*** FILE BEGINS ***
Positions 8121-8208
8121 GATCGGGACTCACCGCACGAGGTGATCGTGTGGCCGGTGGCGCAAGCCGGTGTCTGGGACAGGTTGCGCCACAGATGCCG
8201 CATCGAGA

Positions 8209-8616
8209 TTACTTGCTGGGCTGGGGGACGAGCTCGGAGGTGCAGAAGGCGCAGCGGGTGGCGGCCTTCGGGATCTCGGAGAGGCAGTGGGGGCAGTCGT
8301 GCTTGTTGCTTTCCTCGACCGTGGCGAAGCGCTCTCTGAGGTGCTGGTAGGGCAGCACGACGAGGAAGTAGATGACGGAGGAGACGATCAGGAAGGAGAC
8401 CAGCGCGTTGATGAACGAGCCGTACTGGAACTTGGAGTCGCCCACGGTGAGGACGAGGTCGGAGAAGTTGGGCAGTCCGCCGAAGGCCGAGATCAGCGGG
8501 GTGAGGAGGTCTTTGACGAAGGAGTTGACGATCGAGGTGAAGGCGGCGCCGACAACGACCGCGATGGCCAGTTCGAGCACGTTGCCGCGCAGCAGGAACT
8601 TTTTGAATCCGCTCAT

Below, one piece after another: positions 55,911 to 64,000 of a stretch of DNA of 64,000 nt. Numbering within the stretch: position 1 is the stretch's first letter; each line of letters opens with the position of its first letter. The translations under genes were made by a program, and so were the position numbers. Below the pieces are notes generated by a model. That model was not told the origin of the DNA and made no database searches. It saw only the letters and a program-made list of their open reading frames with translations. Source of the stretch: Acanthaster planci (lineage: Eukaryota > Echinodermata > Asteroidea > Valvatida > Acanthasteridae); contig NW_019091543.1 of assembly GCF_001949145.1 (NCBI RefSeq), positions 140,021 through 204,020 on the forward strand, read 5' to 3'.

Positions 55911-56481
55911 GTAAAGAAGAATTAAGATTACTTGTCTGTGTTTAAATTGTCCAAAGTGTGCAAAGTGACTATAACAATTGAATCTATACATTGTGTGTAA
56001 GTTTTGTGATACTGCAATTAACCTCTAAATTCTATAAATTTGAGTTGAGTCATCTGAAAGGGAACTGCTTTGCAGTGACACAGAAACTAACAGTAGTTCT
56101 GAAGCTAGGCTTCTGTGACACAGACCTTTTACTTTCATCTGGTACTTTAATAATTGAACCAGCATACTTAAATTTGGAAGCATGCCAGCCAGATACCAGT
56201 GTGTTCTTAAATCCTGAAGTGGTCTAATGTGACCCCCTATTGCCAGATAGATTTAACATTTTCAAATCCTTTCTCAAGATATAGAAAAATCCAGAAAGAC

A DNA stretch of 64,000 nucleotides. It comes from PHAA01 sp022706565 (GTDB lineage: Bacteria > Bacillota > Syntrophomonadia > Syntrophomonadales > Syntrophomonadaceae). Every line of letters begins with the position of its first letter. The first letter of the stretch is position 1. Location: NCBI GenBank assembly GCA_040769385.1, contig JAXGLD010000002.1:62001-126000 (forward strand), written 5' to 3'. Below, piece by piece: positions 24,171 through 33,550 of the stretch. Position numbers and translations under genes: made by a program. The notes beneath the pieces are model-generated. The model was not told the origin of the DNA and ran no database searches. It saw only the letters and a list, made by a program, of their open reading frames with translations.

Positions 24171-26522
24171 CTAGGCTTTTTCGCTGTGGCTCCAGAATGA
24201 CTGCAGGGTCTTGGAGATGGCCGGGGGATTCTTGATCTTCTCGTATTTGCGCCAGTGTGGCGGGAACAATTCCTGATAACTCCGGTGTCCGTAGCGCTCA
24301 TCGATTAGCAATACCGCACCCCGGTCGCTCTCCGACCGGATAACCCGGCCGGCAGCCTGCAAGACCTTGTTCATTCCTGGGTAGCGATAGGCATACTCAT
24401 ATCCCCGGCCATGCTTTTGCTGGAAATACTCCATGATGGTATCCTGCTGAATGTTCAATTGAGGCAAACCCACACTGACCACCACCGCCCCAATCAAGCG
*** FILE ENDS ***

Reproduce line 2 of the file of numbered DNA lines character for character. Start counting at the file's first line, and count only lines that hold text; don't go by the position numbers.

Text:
8121 GATCGGGACTCACCGCACGAGGTGATCGTGTGGCCGGTGGCGCAAGCCGGTGTCTGGGACAGGTTGCGCCACAGATGCCG